Japanese Stiltgrass, a shade-tolerant invasive annual grass of forests, wetlands, damp fields, lawns, trails and roadside ditches has been identified in Short Hills Provincial Park
Please refer to the Canadian Food Inspection Agency (CFIA) website and park kiosks for additional information and pictures.
Why it’s a problem
Japanese stiltgrass can form dense stands that outcompete native vegetation. It reduces the regeneration of native woody species and the overall biodiversity of the invaded ecosystem.
What it looks like
Japanese stiltgrass is a sprawling grass. Stems are 40-120 cm long and 1-1.5 mm thick. The lower portion of the plant is prostrate while the upper portions and flowering branches are erect. It roots at its stem nodes. Leaf blades are pale green, narrowly elliptic, 4–9 cm long and 5–15 mm wide, with a characteristic shiny midrib. Leaf sheaths are shorter than internodes. Inflorescences are terminal racemes, 3-9 cm in length.
Where it’s found
Native to Asia, this species has naturalized in the eastern U.S. and continues to spread in the northeast. One small population of Japanese stiltgrass has been confirmed and is under official control in southern Ontario.
How it spreads
Fruits and seeds are dispersed by water and can attach to clothing or animal fur. Bird seed, soil, nursery stock, hay, muddy tires, equipment, vehicles, and footwear are additional means of dispersal. Seeds can persist in the soil for as long as five years.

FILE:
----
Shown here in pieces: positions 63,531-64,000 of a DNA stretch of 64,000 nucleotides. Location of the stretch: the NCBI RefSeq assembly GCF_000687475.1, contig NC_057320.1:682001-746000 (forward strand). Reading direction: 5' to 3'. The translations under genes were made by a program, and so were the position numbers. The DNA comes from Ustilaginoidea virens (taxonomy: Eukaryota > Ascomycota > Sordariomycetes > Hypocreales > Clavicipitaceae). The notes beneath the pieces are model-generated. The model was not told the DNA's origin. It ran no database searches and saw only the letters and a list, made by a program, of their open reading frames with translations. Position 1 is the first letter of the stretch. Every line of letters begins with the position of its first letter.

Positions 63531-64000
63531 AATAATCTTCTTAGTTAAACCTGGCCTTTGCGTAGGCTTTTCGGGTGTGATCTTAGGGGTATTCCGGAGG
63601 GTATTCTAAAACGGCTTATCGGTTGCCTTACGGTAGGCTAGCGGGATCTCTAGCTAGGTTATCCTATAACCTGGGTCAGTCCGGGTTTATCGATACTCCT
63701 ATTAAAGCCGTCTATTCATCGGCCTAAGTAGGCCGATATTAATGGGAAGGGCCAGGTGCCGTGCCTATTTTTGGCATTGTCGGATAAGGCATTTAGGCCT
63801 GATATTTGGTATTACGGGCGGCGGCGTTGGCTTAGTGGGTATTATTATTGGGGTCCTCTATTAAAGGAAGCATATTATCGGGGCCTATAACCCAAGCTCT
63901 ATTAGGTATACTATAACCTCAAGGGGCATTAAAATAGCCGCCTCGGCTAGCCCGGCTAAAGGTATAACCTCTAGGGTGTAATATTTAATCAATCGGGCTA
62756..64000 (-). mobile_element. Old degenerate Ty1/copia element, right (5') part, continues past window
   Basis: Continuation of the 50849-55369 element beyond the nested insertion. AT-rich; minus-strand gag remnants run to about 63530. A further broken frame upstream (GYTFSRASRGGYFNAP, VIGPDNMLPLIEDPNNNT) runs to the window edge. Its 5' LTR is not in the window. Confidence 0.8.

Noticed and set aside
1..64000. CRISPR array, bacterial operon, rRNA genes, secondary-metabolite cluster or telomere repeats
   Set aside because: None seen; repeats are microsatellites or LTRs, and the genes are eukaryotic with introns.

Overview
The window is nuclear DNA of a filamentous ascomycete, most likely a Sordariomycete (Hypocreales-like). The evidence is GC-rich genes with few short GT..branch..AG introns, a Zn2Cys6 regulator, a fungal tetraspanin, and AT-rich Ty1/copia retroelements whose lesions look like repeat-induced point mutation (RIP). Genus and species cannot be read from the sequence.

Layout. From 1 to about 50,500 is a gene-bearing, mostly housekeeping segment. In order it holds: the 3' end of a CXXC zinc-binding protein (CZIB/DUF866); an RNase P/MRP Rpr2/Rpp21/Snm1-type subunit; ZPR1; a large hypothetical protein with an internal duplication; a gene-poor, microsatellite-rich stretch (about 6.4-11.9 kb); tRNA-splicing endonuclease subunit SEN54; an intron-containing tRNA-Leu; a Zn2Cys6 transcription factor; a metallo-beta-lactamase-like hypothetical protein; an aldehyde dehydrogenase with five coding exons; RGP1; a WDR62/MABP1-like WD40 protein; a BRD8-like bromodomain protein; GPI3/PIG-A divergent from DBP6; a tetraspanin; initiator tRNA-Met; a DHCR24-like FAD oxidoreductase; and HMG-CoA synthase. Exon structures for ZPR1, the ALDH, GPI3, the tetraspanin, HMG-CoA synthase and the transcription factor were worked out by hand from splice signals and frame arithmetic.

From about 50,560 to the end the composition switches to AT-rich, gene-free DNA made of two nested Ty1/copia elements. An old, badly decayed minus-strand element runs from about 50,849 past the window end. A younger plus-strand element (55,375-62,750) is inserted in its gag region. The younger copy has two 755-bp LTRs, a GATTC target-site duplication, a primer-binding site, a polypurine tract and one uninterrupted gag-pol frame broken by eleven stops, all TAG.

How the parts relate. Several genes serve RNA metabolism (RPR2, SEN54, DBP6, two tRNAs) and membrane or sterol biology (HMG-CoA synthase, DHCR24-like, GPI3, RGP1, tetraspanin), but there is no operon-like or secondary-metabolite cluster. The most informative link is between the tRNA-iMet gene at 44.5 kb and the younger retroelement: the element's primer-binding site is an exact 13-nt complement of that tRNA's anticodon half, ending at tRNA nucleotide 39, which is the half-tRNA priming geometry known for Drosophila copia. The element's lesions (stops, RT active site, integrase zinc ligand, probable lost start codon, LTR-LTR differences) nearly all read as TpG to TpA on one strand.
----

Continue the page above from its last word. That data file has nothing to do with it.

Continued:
Japanese stiltgrass is regulated as a pest in Canada under the Plant Protection Act. The species is prohibited and therefore importation and domestic movement of regulated plants and their propagative parts is not permitted. If found, regulatory action can be taken.
Japanese stiltgrass is similar to the North American native white cutgrass (Leersia virginica). However, distinctive traits of Japanese stiltgrass include hairless nodes, smaller leaf blades, purple fall colouration, and a shinier blade midrib. Moreover, Japanese stiltgrass is an annual weed with fibrous roots and a spike-like inflorescence, whereas Leersia species have rhizomes and a panicle type of inflorescence. Japanese stiltgrass may also be mistaken for another North American native, deertongue panicgrass (Dichanthelium clandestinum), as well as for small carpetgrass (Arthraxon hispidus).
What to do about it
Please contact your local CFIA office if you think you have found Japanese stiltgrass or other regulated invasive plants. The CFIA will follow-up to determine if further action is needed.
*Invasive plants are plant species that can be harmful when introduced into new areas. These species can invade agricultural and natural areas, causing serious damage to Canada's economy and environment. To find out more, visit www.inspection.gc.ca/invasive or contact CFIA’s Invasive Alien Species and Domestic Programs section at email@example.com. To find your area or regional CFIA office, visit http://www.inspection.gc.ca/about-the-cfia/offices/eng/1313255382836/1313256130232
In order to assist the province with its efforts to keep Ontarians safe during this time, all provincial parks will be closed to the public from March 19, 2020 until April 30, 2020.
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As #COVID19ON continues to quickly evolve, we want to ensure public safety and the well-being of our visitors and staff in Ontario's provincial parks.
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